Guest Blog, How to Merge the IoT into Enterprise Master Data Management Programs
August 19, 2016 - By Dan Virgillito
Absorbing the data from the growth of interconnected devices that produce large data quantities is becoming the natural focus of all big data companies, especially when it comes to driving MDM (Master Data Management)/DQ (Data Quality) going beyond the acquisition of these continuous data streams.
Does IoT (Internet of Things) fit the description of driving MDM? Well, if an enterprise has IoT implemented for sensor data to keep track of behaviors, configurations, and identities, then it should be keeping master databases for all these assets. It gives companies certainty over where all data is and its performance at every point.
Much of the early adoption of Internet of Things comes from sensor data or machine generated data from mobile sensors in the form of log files such as Sensors, Location Intelligence and Geofencing. Sensors and devices like smart meters and jet engines are also contributing to streams of data. Other IoT data-driven initiatives include tracking devices, wearables, and logistics. Supply-chain materials and production units are also being equipped with sensors while smart-machines are being deployed to optimize processes.
However, organizations face challenges when it comes to gaining access to current sensor networks encapsulated within control systems as well as difficulties in managing and using captured data. To overcome these challenges, organizations need to exploit industrial analytics, intelligent applications, IoT security, and sensor-driven computing.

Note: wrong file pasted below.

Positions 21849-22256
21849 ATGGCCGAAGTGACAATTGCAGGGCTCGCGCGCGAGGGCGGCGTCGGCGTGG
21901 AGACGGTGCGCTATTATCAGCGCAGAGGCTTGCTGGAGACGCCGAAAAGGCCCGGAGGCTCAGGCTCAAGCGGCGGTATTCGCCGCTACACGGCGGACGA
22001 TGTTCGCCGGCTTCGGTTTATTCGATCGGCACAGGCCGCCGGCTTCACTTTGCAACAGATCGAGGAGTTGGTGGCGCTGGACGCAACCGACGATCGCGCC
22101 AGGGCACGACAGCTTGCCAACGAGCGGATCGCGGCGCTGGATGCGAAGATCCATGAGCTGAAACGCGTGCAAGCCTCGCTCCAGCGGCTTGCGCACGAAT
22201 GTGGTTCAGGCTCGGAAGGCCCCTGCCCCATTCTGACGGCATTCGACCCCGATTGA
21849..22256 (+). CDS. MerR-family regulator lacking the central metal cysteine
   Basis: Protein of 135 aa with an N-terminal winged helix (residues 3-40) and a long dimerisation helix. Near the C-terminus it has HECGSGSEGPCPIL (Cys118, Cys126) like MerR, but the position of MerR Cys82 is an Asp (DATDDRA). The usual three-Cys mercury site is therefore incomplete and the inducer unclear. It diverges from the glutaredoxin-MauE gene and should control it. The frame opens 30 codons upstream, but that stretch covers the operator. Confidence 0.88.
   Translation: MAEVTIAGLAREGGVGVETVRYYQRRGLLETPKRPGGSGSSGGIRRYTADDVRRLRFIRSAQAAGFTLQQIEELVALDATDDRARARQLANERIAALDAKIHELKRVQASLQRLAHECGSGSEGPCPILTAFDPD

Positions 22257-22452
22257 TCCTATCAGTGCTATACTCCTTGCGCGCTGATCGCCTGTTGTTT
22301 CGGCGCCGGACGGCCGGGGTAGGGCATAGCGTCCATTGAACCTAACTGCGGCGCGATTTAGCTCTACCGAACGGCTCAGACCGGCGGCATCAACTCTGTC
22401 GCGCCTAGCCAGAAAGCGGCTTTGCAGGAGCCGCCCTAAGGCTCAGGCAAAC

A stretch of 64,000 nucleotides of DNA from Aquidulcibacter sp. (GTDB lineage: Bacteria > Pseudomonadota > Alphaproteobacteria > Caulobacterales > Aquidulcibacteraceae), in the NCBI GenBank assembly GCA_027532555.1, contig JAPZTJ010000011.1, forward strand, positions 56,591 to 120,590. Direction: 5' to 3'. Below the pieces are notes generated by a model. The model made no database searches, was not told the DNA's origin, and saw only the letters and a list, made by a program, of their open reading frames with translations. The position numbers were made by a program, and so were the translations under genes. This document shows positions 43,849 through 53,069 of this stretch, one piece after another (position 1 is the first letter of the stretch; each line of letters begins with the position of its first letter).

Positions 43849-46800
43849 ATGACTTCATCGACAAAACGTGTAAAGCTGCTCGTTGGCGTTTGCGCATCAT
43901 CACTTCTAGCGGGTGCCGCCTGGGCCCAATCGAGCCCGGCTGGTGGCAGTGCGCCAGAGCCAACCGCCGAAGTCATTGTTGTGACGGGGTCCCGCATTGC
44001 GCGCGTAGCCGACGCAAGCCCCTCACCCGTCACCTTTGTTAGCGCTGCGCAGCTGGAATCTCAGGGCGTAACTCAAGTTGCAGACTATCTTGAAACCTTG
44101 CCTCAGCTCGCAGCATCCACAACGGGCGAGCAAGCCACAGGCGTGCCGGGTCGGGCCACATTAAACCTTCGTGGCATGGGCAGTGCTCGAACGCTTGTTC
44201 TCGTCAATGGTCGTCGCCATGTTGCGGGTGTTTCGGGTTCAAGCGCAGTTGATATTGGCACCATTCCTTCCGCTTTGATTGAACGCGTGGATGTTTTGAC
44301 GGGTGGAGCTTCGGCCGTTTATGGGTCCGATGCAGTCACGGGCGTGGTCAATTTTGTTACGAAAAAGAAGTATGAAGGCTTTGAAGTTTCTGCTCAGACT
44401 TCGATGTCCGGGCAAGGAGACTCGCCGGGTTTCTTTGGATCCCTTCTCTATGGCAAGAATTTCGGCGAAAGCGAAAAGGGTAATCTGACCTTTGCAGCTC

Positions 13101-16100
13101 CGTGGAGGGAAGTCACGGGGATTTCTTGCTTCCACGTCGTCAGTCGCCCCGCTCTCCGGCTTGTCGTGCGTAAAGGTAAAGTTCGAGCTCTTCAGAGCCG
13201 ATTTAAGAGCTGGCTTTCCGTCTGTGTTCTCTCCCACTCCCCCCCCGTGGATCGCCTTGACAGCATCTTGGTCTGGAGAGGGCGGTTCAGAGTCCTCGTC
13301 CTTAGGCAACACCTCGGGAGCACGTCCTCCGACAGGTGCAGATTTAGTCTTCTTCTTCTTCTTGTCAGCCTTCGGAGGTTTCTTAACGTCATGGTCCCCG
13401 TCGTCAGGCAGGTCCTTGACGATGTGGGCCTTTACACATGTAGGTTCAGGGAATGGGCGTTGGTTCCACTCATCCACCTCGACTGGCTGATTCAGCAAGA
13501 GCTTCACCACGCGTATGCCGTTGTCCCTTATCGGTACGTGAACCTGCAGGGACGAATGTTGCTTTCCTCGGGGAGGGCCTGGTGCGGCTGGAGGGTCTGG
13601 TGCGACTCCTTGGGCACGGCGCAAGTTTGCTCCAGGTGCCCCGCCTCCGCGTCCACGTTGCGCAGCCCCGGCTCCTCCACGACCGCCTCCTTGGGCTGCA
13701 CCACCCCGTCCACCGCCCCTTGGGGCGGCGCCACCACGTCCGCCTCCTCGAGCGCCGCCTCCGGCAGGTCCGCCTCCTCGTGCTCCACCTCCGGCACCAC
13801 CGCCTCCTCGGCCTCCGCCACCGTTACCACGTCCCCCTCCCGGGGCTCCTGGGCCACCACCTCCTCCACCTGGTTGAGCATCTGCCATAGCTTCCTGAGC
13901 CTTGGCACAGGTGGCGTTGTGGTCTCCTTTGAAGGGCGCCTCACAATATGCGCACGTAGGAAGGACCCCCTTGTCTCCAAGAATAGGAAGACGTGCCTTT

With the growth of Internet of Things, IT has the opportunity to add value to MDM/data quality programs. IoT use cases are expected to account for an increasing percentage of MDM solutions as corporations look to govern the fast-growing data sets around sensor data.
IoT data management complements MDM/data quality initiatives in a multitude of ways, but these specific scenarios are highlighted within organizations:
Frequent sensor data use: Sensor data use requires the setup of specific processes that can be expanded across additional applications to gain value. The use case for MDM is to connect dependent systems while maintaining linkages with source sensor data. An example is the collection of location data to find nearby businesses. The data can be used to optimize routes to reduce the number of steps taken as well as search efficiency. Moreover, following the optimization, it can be used for accurate location tracking, as well as for alternative routes to an office (routes with traffic can be avoided).
Sensor data API sharing: Sensor data, while valuable to organizations collecting the data, can be shared with partners provided it remains anonymous and the sharing organization has access control. Passing of additional data from non-sensor devices to partners would require API use, and an MDM solution will control and screen the data before it goes out the firewall to ensure only good data is passed out. For instance, a company offering location data to its customers may share the data with corporate partners, but they need to anonymize any information about customers. In addition, bad data needs to be identified and destroyed, unless it provides value as competitive intelligence.
Data treated as personal data: As data volumes grow, it can be difficult to anonymize related data sets. However, it is critically important to treat data obtained from IoT devices as personal data. It needs to be anonymized for different use cases, and require access governed by the organization and anyone else with whom the data is shared. Additional data sources need to be recorded and made available when IoT device use grows. Data should be processed locally before it goes out of the enterprise; solutions like end-to-end encryption should be considered where it isn’t possible to process data locally. All actors in the data-sharing regime should make strong privacy considerations.